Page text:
Distal humerus revised

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  • 1.Fractures of the Distal HumerusGregory J. Della Rocca, MD, PhDOriginal authors: Jeffrey J. Stephany, MD and Gregory J. Schmeling, MD; March 2004Second author: Laura S. Phieffer, MD; Revised January 2006Curent author: Gregory J. Della Rocca, MD, PhD; Revised October 2010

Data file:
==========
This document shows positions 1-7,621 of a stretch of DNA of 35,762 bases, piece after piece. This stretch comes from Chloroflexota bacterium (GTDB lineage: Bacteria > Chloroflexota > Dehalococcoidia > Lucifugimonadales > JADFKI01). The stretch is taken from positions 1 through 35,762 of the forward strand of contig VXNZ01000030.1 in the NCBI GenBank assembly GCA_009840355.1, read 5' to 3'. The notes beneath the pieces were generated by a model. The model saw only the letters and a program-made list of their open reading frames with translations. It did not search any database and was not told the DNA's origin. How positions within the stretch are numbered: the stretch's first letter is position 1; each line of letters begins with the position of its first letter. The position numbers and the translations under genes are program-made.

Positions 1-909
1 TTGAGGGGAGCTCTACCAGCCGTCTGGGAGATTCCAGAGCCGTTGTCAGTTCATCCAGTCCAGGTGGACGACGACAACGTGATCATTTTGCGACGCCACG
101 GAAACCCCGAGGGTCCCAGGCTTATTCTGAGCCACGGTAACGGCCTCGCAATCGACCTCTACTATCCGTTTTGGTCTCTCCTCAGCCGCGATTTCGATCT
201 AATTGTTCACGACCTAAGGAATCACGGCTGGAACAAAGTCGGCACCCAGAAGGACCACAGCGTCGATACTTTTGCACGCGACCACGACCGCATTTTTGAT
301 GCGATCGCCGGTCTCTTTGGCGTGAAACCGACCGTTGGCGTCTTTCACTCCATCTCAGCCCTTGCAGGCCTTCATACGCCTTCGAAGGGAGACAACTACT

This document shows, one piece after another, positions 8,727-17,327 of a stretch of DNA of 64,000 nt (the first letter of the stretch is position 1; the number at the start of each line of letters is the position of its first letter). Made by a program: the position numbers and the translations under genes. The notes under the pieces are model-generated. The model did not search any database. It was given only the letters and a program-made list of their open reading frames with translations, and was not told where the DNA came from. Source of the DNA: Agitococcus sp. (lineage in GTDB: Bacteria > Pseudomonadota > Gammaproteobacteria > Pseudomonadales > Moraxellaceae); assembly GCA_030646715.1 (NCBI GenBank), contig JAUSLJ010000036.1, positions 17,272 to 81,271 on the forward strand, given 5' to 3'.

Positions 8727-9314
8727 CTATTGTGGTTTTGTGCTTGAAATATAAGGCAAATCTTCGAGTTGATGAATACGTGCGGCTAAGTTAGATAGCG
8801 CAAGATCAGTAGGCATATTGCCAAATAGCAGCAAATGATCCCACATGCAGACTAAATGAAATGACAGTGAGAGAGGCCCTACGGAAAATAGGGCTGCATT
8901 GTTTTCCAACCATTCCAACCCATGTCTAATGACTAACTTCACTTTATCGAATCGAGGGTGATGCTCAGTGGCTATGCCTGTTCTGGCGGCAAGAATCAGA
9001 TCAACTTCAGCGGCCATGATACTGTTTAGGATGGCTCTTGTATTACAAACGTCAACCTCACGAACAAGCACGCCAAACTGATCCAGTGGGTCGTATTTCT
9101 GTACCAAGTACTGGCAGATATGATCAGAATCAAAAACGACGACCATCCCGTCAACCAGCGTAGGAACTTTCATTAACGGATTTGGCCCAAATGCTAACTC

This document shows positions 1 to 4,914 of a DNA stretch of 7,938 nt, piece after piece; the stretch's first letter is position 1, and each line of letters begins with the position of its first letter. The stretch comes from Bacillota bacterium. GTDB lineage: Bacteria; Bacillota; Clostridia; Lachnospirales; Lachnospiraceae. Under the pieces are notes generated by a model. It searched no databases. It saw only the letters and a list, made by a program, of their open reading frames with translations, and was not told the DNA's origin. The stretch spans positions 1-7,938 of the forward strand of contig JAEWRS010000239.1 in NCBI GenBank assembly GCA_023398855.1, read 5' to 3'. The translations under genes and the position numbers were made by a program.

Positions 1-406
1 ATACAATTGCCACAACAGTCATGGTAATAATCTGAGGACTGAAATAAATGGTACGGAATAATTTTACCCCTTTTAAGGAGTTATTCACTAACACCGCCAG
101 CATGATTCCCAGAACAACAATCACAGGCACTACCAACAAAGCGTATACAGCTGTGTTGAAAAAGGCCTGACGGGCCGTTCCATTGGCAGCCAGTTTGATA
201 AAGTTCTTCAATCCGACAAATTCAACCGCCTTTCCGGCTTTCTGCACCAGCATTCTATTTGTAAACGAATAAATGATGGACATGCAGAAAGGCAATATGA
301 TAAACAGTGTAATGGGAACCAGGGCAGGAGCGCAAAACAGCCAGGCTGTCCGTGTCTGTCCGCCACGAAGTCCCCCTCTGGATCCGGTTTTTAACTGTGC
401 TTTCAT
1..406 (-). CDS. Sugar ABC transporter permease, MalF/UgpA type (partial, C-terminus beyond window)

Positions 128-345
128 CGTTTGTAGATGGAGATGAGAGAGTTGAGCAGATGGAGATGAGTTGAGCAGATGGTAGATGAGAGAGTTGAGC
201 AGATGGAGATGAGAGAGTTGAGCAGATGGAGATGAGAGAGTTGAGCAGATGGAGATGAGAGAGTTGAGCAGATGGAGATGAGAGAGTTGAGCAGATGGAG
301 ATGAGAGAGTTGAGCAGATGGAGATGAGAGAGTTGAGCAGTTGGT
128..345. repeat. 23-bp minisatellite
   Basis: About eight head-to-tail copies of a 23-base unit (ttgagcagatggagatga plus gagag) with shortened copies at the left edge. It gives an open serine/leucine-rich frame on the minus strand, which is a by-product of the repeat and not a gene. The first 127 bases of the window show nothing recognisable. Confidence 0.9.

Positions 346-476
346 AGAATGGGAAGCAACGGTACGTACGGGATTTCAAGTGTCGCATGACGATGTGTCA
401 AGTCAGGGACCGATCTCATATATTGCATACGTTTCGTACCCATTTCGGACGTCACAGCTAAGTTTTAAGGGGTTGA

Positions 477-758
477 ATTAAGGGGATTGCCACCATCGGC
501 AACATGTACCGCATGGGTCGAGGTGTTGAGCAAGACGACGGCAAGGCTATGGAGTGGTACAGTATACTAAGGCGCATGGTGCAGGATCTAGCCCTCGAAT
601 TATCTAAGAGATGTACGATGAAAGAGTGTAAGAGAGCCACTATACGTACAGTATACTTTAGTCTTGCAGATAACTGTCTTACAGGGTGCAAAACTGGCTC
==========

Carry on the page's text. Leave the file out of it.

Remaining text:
2. Functional Anatomy Hinged joint withdistal humeralsingle axis of rotationtriangle(trochlear axis) Trochlea is centerpoint with a lateral andmedial column 3. Functional Anatomy The distal humerusangles forward Lateral positioningduring ORIFfacilitatesreconstruction of thisangle 4. Surgical Anatomy The trochlear axis compared to longitudinalaxis is 94-98 degrees in valgus The trochlear axis is 3-8 degrees externallyrotated The intramedullary canal ends 2-3 cmabove the olecranon fossa 5. Surgical Anatomy Medial and lateralcolumns diverge fromhumeral shaft at 45degree angle The columns are theimportant structuresfor support of thedistal humeraltriangle 6. Mechanism of Injury The fracture patternmay be related to theposition of elbowflexion when the loadis applied 7. Evaluation Physical exam Soft tissue envelope Vascular status Radial and ulnar pulses Neurologic status Radial nerve - most commonly injured 14 cm proximal to the lateral epicondyle 20 cm proximal to the medial epicondyle Median nerve - rarely injured Ulnar nerve 8. Evaluation Radiographic exam Anterior-posterior and lateral radiographs Traction views may be helpful to evaluate intra-articular extension and for pre-operativeplanning (creates a partial reduction vialigamentotaxis) Traction removes overlap CT scan helpful in selected cases Comminuted capitellum or trochlea Orientation of CT cut planes can be confusing 9. OTA Classification Follows AO Long Bone System Humerus (#1X-XX), distal segment (#X3-XX) = 13-XX 3 Main Types Extra-articular fracture (13-AX) Partial articular fracture (13-BX) Complete articular fracture (13-CX) Each broad category further subdivided into9 specific fracture types 10. OTA Classification Humerus, distal segment (13) Types Extra-articular fracture (13-A) Partial articular fracture (13-B) Complete articular fracture (13-C) 11. OTA Classification Humerus, distal segment (13) Types Extra-articular fracture (13-A) Partial articular fracture (13-B) Complete articular fracture (13-C) 12. OTA Classification Humerus, distal segment (13) Types Extra-articular fracture (13-A) Partial articular fracture (13-B) Complete articular fracture (13-C) 13. Summary - Classifications A good classification should do the following: Describe injury Direct treatment Describe prognosis Be useful for research Have good inter-observer reliability Have good intra-observer reliability Most classification schemes fail in some ofthese categories 14. Treatment Principles1. Anatomic articular reduction2. Stable internal fixation of the articular surface3. Restoration of articular axial alignment4. Stable internal fixation of the articular segment to the metaphysis and diaphysis5. Early range of motion of the elbow 15. Treatment: Open Fracture Urgent I&D Definitive reduction and internal fixation Primary closure acceptable in somecircumstances Temporary external fixation across elbow ifdefinitive fixation not possible Definitive fixation at repeat evaluation Antibiotic therapy Repeat evaluation in OR as necessary untilsoft tissue closure 16. Fixation Implants determined by fracture pattern Extra-articular fractures may be stabilized byone or two contoured plates Locked vs. nonlocked based upon bone quality, working length for fixation, surgeon preference Intra-articular fractures Dual plates most often used in 1 of 2 configurations 90-90: medial and posterolateral Medial and lateral plating 17. Dual plating configurations Schemitsch et al (1994) J Orthop Trauma8:468 Tested 2 different plate designs in 5 differentconfigurations Distal humeral osteotomy with and withoutbone contact Conclusions: For stable fixation the plates should be placed on the separate columns but not necessarily at 90 degrees to each other 18. Dual plating configurations Jacobson et al (1997) J South Orthop Assoc6:241. Biomechanical testing of five constructs All were stiffer in the coronal plane than thesagittal plane Strongest construct medial reconstruction plate with posterolateraldynamic compression plate 19. Dual plating configurations Korner et al (2004) J Orthop Trauma 18:286 Biomechanically compared double-plateosteosynthesis using conventional reconstructionplates and locking compression plates Conclusions Biomechanical behavior depends more on plate configuration than plate type. Advantages of locking plates were only significant if compared with dorsal plate application techniques (not 90/90) 20. Other Potential Surgical Options Total elbow arthroplasty Comminuted intra-articular fracture in the elderly Promotes immediate ROM Usually limited by poor remaining bone stock Bag of bones technique Rarely indicated if at all Cast or cast / brace Indicated for completely non-displaced, stable fractures 21. Fixation in elderly patients John et al (1993) Helv100% 90%Chir Acta 60:219 80% 70% 49 patients (75-90 yrs)60% 41/49 Type C 50% 40% Conclusions30% 20% No increase in failure10% of fixation, nonunion, 0% nor ulnar nerve palsy Result Age not a contra- very good good fair/poor indication for ORIF 22. Total elbow arthroplasty Cobb and Morrey100%(1997) JBJS-A 79:82690%80% 20 patients 70% avg age 72 yrs 60%50% TEA for distal humeral40%fracture30%20% Conclusion10% TEA is viable treatment 0% option in elderly patientResult with distal humeralExcellent Good Fair/poor fracture 23. ORIF vs. elbow arthroplasty Frankle et al (2003) J Orthop Trauma 17:473 Comparision of ORIF vs. TEA for intra-articular distalhumerus fxs (type C2 or C3) in women >65yo Retrospective review of 24 patients Outcomes ORIF: 4 excellent, 4 good, 1 fair, 3 poor TEA: 11 excellent, 1 good Conclusions: TEA is a viable treatment option for distalintra-articular humerus fxs in women >65yo, particularlytrue for women with assoc comorbidities such asosteoporosis, RA, and conditions requiring the use ofsystemic steriods 24. Surgical Treatment Lateral decubitus position Prone positioning possible Supine position difficult Arm hanging over a post Sterile tourniquet ifdesired Midline posterior incision Exposure ? 25. Exposures Reduction influences outcome in articularfractures Exposure affects ability to achievereduction Exposure influences outcome! Choose the exposure that fits the fracturepattern 26. Surgical exposures Triceps splitting Allows exposure of shaft to olecranon fossa Extra-articular olecranon osteotomy Allows adequate exposure of the distal humerusbut inadequate exposure of the articular surface 27. Surgical exposures Intra-articular olecranon osteotomy Types Transverse Indicated for intra-articular Group IIfractures Technically easier to do 30% incidence of nonunion (Gainor et al,(1995) J South Orthop Assoc 4:263) Olecranon implant removal may be necessary due to irritation 28. Surgical exposures Intra-articular olecranon osteotomy Types Chevron Indicated for intra-articular Group IIfractures Technically more difficult More stable Olecranon implant removal may be necessary due to irritation 29. Osteotomy Fixation Options Tension band technique Dorsal plating Single screw 30. Osteotomy Fixation Single screw technique Large screw +/- washer Beware of the bow of the proximal ulna, which may cause a malreduction of the tip of the olecranon if a long screw is used. Eccentric placement ofscrew may be helpful Hak and Golladay, JAAOS, 8:266-75, 2000 31. Osteotomy Fixation Single screw technique Large screw +/- washer BEWARE: large-diameter screw threads may engage ulnar diaphysis (small medullary canal) prior to full seating of screw head Bite of screw may be strongwithout full compression Careful scrutiny of lateralradiograph important to assurefull seating of screw head Hak and Golladay, JAAOS, 8:266-75, 2000 32. Osteotomy Fixation Single screwtechnique Long screw may bebeneficial for adequatefixation Short screw may loosen or toggle with contraction of triceps against olecranon segmentHak and Golladay, JAAOS, 8:266-75, 2000 33. Osteotomy Fixation Tension band technique K-wires or screw with figure-of-8 wire Easy to place (?) May be less stable than independent lag screwor plate Implant irritation K-wires try to engage anterior ulnarcortex near coronoid base Mullett et al (2000) Injury 31:427, Prayson et al (1997) J Orthop Trauma 11:565 34. Engage anterior ulnarcortex here with wires toimprove fixationstability/strengthTension band wire Length of screw may be important to resist toggling and loss of reductionTension band screw 35. Osteotomy Fixation Dorsal plating Low profile periarticularimplants now available Axial screw through plate Good results after platefixation Hewin et al (2007) J Orthop Trauma 21:58 Tejwani et al (2002) Bull Hosp Jt Dis 61:27 36. Chevron Osteotomy Expose olecranon and mobilize ulnar nerve If using screw/TBW fixation, pre-drill andtap for screw placement down the ulnacanal Small, thin oscillating saw used to cut 95%of the osteotomy Osteotome used to crack and complete it 37. Chevron osteotomy Coles et al (2006) J Orthop Trauma 20:164 70 chevron osteotomies All fixed with screw plus tension band or withplate-and-screw construct 67 with adequate follow-up: all healed 2 required revision fixation prior to healing 18 of 61 with sufficient follow-up requiredimplant removal 38. Surgical exposure Triceps-sparing postero-medial approach(Byran-Morrey Approach) Midline incision Ulnar nerve identified and mobilized Medial edge of triceps and distal forearm fasciaelevated as single unit off olecranon andreflected laterally Resection of extra-articular tip of olecranon 39. Bryan-MorreyApproach 40. Surgical exposure Medial and lateral exposures triceps sparing Triceps-sparing Good for extra-articular fractures and some simpleintra-articular fractures (OTA type